Another week of fall fruit share meant coming up with another way to use apples. A happy problem, if ever there was one. I turned, this time, to Elizabeth David for help and she didn't let me down. In her book, French Provincial Cooking, she offers a couple of paragraphs on Les Bourdaines, or apples baked in pastry. I like baked apples; I love pastry--bringing the two together could only make for something spectacular.
In her recipe the hollowed out apples are filled with plum or quince jam, but I remembered a picture in Farmhouse Cookery in which baked apples are stuffed with mincemeat, so I thought I'd do that instead. You could fill them with just about anything: dried apricots mixed with honey, dates chopped with walnuts and the juice of one lemon, brown sugar and spices, or something of your own device.
I had to try this twice this week, because the first time I forgot to peel the apples before wrapping them. During baking, the pastry simply slid off the apples, leaving them looking more than a little exposed. Peeling the apples gives the pastry something to hold onto and rolling them in the flour/sugar/spice mixture gives you some insurance (and extra tastiness). I didn't seal my seams well enough the second time around, so although the pastry stayed on the apples, the seams did split some, which could be avoided by using a drop of cold water and a bit more care.
This experiment was well worth the effort. The result is part baked apple, part apple pie, part mince pie, altogether delicious.
Stuffed Apples Baked in Pastry
inspired by Elizabeth David
- 1 recipe pie crust for every 4 apples
- 1/4 cup flour
- 1 Tbs. sugar
- 1/2 tsp. cinnamon
- a few grates of nutmeg
- as many apples as people you intend to serve
- a lemon
- 2 Tbs. filling (see note above) for each apple
- a small knob of butter for each apple
- a small egg and a splash of milk
- Make your pie dough, wrap tightly in plastic, and refrigerate while you do the rest.
- Butter a baking dish big enough to fit all your apples and set aside. At some point, preheat your oven to 350°F.
- In a wide, shallow dish combine flour, sugar, cinnamon, nutmeg and set aside
- Cut lemon into quarters. Peel your apples and rub them with lemon juice as you finish each one. That is, don't wait til they're all peeled before coating them with lemon juice. Using a melon baller, remove the core of each apple and scoop out some of the meat so there is room for the filling. Fill each apple with mincemeat, making sure to press it into all the nooks and crannies. Before the apple is entirely full, drop in a knob of butter then put in one more dollop of filling, pressing down firmly. When all the apples have been filled, roll each one in the flour mixture, making sure it is fully coated.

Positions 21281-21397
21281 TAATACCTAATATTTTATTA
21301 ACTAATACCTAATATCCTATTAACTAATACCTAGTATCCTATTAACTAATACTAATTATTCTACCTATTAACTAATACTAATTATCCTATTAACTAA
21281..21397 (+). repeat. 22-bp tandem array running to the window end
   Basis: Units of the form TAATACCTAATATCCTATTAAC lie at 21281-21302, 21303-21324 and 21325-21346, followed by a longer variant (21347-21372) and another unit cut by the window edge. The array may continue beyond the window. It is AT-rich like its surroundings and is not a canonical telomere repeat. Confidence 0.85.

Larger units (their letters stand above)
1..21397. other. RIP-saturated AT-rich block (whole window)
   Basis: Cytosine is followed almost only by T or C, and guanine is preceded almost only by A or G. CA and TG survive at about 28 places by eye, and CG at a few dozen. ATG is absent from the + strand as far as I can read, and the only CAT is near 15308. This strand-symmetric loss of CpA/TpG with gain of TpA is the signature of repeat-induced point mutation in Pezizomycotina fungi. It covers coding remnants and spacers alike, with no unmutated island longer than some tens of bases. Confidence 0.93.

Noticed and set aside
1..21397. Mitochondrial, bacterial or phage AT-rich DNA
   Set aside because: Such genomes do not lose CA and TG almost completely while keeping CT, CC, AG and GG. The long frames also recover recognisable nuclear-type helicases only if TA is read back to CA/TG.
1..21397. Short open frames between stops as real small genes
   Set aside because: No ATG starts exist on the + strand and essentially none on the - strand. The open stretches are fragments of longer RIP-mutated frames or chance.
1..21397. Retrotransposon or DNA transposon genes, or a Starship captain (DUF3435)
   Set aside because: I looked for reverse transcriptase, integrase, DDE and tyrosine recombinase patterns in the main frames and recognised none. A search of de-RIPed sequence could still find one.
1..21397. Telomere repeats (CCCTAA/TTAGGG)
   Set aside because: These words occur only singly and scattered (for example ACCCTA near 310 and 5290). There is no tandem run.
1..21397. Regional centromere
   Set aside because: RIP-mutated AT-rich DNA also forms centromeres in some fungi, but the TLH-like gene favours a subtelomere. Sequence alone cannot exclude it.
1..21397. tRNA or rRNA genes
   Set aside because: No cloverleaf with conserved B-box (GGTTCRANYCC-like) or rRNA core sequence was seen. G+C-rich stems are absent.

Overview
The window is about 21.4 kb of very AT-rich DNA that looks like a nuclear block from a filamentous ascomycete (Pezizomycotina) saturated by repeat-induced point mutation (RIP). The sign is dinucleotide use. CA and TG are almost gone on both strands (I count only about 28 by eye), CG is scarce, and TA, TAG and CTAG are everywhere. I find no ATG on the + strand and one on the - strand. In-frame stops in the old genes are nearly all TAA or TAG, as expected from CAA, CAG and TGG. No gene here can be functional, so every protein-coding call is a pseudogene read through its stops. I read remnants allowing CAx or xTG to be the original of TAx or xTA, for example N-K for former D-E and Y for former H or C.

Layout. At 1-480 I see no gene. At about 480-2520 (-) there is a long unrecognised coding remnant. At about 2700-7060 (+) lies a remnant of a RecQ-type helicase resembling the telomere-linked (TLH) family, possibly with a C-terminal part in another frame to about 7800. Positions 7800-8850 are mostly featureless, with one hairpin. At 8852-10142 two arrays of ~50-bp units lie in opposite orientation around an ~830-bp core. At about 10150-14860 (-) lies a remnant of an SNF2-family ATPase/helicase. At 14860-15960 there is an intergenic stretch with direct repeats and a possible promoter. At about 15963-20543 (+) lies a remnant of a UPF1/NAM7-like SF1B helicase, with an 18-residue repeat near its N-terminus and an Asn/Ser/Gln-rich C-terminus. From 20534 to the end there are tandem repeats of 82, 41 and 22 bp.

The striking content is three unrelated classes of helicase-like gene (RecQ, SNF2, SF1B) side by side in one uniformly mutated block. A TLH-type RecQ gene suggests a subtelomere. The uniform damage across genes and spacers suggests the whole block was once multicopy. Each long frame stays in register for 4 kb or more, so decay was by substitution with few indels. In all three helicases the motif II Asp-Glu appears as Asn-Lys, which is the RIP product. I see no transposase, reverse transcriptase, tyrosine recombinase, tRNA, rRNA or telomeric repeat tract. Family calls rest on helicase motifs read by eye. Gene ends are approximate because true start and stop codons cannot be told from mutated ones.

- Take your pastry from the fridge and remove a piece large enough for one apple (about 85g for a small-medium sized apple, slightly more for a large one). Put remaining dough back in the fridge while you wrap the apple. Roll out your dough into a circle wide enough to accommodate your apple. Place apple in the center of the circle and begin to gather the dough around it. Where the dough comes together, cut off the excess and with a little water glue the seam together. Be sure your seams are well stuck, or they will split during baking. If, once you have wrapped the whole apple, there is a hole at the top, use some of the extra dough to cover it. Save extra dough for making leaves. Place pastry-encased apple in the baking dish and transfer to refrigerator. Repeat with remaining apples.
- Once all the apples have been wrapped, take the extra dough you've been saving from the fridge, roll it out, and cut out a leaf for each apple. Remove apples from fridge, make a dimple in the tope of each, and adorn each with its leaf. Beat together the egg and the milk and brush each apple with the mixture. Bake for about an hour or until the crust is golden.
Serve warm with whipped cream.
Elizabeth, who apparently wasn't much of a fan of cooked apple dishes, offers this bit of advice: "First, choose hard, sweet apples whenever possible instead of the sour cooking variety which are used for English apple dishes. And secondly, if the apples are to be eaten hot, cook them in butter instead of in water. The scent of apples cooking in butter is alone more than worth the small extra expense."